Land sakes is what we’re always exclaiming, because land is all we’re good for, all the sakes there are or ever will be. Each of us, fifty or so strong, has left a country crowded with kin or else lorded over, every inch of the land spoken for, down to the last hop of hare or squawk of fowl. We settlers have pushed all the way into the pockets of Lady America, hoping to take her wealth for ours, her endless waving grain and her cattle in abundant herds. Through our boot soles, thin as they are, we perceive the urgency of the land’s fecundity to be ours, it is so empty and waiting. Even the clouds suspended above us are our clouds, borne in the reflection of our great desire. We slake our thirst for our own land by possessing Lady America with the plough. We are homesteaders.
Water is our first necessity and our greatest difficulty. “Great American Desert” is how Major Long chose to mark where we have come to settle. The hills of this desert roll. There are gullies, draws, washes, and gulches enough, but few rivers to plant beside. The Dismal River—named wrongly, from our point of view, because we celebrate any appearance of water here—is the font of our livelihood. We have to drive our horses away from this river to the plat we have staked out miles away.
The Indians tell us that any animal that has wandered too far beyond the river is counted as dead by them. However, we are not too sure about trusting Indians about where to settle or where the water is, given that we are removing them. When a man tells us he saw a cow wander back from this desert with a calf, and they stopped at a sandy incline not so far away and hoofed at a hole that water filled, we run with our shovels and picks and start digging. We dig very deep, two hundred feet or more, shoaling the sides of the well with the buckboards of our wagons as quick as we can build a dugout to shelter us, then we have to send for cedar for more shoaling. We do this work after we plough our share of the land near the river, after we seed it, after we pull out the weeds, hunt for meat, collect dung for our hearth, and haul buckets of water from the Dismal for cooking. We take turns digging this well whenever we have two minutes put together. It’s not bad digging through the sandy topsoil, but there’s rock after that, dry hard rock that blunts the shovel and our strength. We soon build a teepee of wood at the top of the well to lower down a bucket and a man. But all we get after all that digging is the dark cool of a deep hole.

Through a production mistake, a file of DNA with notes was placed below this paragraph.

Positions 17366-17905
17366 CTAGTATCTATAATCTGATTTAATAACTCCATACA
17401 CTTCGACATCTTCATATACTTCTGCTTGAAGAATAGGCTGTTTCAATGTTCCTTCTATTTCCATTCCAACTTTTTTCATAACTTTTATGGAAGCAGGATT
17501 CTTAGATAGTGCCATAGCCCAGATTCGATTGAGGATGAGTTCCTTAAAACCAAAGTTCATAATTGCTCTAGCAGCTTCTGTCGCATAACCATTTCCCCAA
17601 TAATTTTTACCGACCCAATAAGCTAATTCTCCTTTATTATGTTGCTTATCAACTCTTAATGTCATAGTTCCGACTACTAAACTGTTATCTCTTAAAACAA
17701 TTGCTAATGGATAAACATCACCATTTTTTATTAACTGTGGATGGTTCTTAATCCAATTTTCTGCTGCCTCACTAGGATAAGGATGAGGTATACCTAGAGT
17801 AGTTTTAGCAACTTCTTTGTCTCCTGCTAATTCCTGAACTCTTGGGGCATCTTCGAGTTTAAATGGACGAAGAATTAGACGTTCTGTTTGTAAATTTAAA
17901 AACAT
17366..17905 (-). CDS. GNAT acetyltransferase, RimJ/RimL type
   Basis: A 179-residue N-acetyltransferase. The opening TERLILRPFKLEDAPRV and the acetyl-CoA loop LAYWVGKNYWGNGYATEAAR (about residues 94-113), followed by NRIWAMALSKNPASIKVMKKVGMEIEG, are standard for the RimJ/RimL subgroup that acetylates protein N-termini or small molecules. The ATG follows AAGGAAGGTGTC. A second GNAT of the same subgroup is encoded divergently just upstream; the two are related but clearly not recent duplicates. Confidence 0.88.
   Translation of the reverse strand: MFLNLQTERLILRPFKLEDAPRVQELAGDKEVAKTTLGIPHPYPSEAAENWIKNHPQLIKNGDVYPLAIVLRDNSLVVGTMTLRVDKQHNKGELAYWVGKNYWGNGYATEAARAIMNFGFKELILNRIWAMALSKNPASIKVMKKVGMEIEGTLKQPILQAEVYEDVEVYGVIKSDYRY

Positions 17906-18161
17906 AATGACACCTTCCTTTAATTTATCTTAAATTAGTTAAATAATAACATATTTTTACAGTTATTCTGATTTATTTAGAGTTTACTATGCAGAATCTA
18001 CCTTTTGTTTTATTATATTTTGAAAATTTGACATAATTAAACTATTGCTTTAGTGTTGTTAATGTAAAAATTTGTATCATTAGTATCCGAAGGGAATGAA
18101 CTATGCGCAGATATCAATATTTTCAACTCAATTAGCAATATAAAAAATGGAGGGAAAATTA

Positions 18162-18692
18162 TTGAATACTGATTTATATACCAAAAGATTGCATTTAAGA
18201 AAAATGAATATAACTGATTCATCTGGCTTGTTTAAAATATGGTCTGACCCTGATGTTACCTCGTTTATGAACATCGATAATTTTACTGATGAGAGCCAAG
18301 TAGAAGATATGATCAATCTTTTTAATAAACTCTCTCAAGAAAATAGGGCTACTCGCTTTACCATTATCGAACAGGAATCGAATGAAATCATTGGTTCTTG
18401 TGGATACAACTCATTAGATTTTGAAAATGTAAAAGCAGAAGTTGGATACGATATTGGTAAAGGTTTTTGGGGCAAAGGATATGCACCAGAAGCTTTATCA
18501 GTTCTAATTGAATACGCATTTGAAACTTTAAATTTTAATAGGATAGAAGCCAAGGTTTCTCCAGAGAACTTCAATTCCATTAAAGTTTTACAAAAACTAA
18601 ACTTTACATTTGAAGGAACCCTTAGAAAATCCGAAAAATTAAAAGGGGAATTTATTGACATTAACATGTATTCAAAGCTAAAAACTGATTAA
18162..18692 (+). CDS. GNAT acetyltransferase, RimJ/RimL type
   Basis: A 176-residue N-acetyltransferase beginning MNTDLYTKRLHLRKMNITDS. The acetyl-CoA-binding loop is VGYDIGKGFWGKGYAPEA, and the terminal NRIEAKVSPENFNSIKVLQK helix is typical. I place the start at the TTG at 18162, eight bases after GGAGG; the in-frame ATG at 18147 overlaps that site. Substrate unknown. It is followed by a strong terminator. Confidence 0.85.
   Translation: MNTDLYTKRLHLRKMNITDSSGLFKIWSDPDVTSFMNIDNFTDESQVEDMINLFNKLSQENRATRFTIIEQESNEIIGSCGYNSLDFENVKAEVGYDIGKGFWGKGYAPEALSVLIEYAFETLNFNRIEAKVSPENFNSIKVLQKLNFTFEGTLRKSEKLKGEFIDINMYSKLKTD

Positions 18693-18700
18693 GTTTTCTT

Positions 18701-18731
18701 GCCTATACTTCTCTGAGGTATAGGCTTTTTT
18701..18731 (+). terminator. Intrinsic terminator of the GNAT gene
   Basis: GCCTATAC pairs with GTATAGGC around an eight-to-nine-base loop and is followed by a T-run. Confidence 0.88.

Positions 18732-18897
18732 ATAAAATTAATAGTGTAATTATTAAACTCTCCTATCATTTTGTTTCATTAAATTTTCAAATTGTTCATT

We try again with another hole. We have to. The clouds do not clump and darken overhead, they scud and thin and do not bless us. The Dismal becomes itself, dismal—it narrows, it slows. We get worn out walking our teams so far from the river to tend our crops, and we get thirsty, and our horses and mules drink themselves swollen as soon as they return. We grow weary without more water and will be weary until death without it. The Dismal turns itself into slurry. Our crops will soon crisp and ash before we can harvest them. These few rains that wrung themselves out of the clouds when we first came, they say, won’t come again. It just isn’t the land for farming, never was: the broadsides sold us a farmer’s dream. We shrug when someone says this, we sight down from our bad well to where the land creases into a gully and we try to dig another one, closer to the middle of the land we’re trying to hold onto.
This third well isn’t as deep as the first. The sides of this well are not as neat, they’re a bit crooked and probably dangerous, which makes us want to give up on it even earlier. We have to dig through and after harvest to get that far, before the ground freezes and the snow fills it. We take turns digging inside it at high noon when it’s hot, then we nap at the top before going back to our fields, then we go back down after work until dark and emerge discouraged. What else can we do? The Widow McNash says she’ll have her children try digging—there’s got to be water—and sends one monkey after another to the bottom of the pit, until they dig down to forty feet and catch the cough.